Three Keys to Establishing a Successful Fraud Department

What is Fraud?

Is fraud the wrongful or criminal deception resulting in financial or personal gain? Or is fraud a person/thing intended to deceive others?

It’s a trick question because, as it turns out, fraud is both. And in today’s world it’s become so much more. Your Fraud Department deals with cards, checks, account takeovers, and ATMs. Right now, as you’re reading this, a fraudster is publishing an article instructing other fraudsters about their own best practices. There is no telling how advanced fraud will become the future, so in this article we’ll cover three keys to consider across the ever-changing landscape of fraud departments just scratching the surface of the experience of dedicated Risk Analyst, Kody Tuupo.

The First Key to Consider…

In-House vs. Full-Service Fraud Departments

Every credit union is unique and fraud departments come in all shapes and sizes. In-house and full-service credit unions may have different issues arise. For instance, an in-house credit union that is solely responsible for monitoring their own fraud may want to consider limited staffing. A full-service credit union who is outsourcing its fraud department may have the complete opposite concern: there may be too many cooks in the kitchen. In-house credit unions need to think long and hard about providing their own 24/7 call center. Whereas a full-service credit union needs to continually calibrate the quality of their overnight calls, since they aren’t the ones picking up the phone. Something else to think about are fraud mitigation tools. An in-house credit union would need to use the tools they feel would fit the strengths of those on staff, while a full-service credit union may count on the tools and expertise provided to them by their processor. The good news is there is no right or wrong answer, just different questions to consider.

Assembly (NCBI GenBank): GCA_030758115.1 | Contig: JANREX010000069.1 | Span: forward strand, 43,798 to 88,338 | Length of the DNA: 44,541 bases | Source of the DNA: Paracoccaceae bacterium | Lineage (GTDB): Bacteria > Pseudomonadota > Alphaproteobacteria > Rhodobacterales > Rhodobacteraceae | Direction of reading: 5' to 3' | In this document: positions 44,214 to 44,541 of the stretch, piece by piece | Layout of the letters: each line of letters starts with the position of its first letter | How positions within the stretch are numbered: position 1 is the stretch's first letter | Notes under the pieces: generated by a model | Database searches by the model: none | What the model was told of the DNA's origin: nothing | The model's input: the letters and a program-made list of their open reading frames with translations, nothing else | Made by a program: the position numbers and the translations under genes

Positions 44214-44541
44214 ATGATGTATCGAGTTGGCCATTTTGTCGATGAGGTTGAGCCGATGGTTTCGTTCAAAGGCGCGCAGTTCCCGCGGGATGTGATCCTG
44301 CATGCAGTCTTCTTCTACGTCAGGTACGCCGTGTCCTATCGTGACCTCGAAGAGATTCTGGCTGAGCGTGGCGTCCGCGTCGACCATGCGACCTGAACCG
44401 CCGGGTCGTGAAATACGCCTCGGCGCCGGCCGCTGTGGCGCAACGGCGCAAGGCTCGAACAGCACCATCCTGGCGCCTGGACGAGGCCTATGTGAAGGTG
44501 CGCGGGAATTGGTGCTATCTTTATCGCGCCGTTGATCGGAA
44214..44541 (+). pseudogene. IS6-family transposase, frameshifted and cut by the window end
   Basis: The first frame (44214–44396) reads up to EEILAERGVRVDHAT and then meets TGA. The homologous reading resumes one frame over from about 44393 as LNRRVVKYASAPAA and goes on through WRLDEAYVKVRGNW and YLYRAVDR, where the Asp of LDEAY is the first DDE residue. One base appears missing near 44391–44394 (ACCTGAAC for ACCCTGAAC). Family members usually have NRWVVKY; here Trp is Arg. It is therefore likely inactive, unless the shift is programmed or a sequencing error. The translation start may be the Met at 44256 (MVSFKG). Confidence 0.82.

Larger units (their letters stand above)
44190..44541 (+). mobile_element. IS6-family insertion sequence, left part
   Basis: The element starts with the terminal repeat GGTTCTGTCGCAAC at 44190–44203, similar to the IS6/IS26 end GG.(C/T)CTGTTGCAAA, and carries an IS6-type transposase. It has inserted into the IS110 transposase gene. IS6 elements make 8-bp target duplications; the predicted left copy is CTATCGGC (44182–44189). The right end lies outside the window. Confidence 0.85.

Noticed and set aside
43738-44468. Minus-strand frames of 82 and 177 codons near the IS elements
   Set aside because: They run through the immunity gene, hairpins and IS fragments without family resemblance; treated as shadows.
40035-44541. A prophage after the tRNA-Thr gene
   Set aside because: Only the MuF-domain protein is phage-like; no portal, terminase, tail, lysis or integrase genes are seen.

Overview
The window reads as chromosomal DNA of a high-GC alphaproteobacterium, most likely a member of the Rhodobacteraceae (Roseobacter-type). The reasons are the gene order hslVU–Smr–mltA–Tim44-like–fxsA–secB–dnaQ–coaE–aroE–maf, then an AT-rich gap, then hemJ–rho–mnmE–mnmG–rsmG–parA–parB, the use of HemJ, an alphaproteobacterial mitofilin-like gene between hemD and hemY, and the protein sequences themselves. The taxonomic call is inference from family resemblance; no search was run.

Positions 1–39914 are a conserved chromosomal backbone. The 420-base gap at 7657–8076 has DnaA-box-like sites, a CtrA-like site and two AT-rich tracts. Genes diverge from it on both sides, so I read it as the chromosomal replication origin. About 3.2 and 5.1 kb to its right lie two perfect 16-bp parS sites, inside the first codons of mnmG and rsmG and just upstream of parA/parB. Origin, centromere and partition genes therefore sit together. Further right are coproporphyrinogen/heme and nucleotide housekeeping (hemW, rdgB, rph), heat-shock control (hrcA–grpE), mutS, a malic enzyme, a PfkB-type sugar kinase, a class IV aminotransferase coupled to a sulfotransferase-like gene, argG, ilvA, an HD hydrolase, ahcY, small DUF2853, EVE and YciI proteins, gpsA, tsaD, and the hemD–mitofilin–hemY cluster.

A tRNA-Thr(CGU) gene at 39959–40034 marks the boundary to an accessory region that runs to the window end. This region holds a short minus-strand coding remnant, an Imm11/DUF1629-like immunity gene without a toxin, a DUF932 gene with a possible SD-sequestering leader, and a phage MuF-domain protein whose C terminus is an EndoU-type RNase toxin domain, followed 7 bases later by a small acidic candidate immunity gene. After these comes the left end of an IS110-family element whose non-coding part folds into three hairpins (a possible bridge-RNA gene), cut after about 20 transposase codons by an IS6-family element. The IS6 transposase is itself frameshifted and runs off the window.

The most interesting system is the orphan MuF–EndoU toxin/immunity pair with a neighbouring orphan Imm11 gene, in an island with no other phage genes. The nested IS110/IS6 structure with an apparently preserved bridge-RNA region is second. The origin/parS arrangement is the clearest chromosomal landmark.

The Second Key to Consider…

Is Your Processor Relationship a Partnership?

When thinking about your credit union’s fraud management, consider your processor – processors have different levels and areas of expertise. How do you ensure your fraud mitigation rules are giving your credit union the ability to evolve with growing trends? Fraud mitigation rules can be very broad or very intricate depending on the current trends.

The big question to ask yourself is: “Can my credit union simply improve our current processor relationship to meet our growing needs, or would a new processor provide better fraud strategies?”

The only way to find the answer to that question is to drill down and ask more specific questions, for example: “How are travel strategies going to change for my members? Will I be able to customize them to suit our credit union’s needs?”

Do a thorough analysis of your credit union’s wants and needs so you can begin to build your fraud strategies as well as have a clear understanding of your team’s expectations of your processor.

The Third Key to Consider…

Fraudsters Are Getting Smarter

With artificial intelligence and machine learning becoming more prevalent, especially in the fraud mitigation world, we can be sure that fraudsters will be investing in technology as well. It is imperative that your credit union have clear insight into the current performance of your Fraud Department – whether internal or external.

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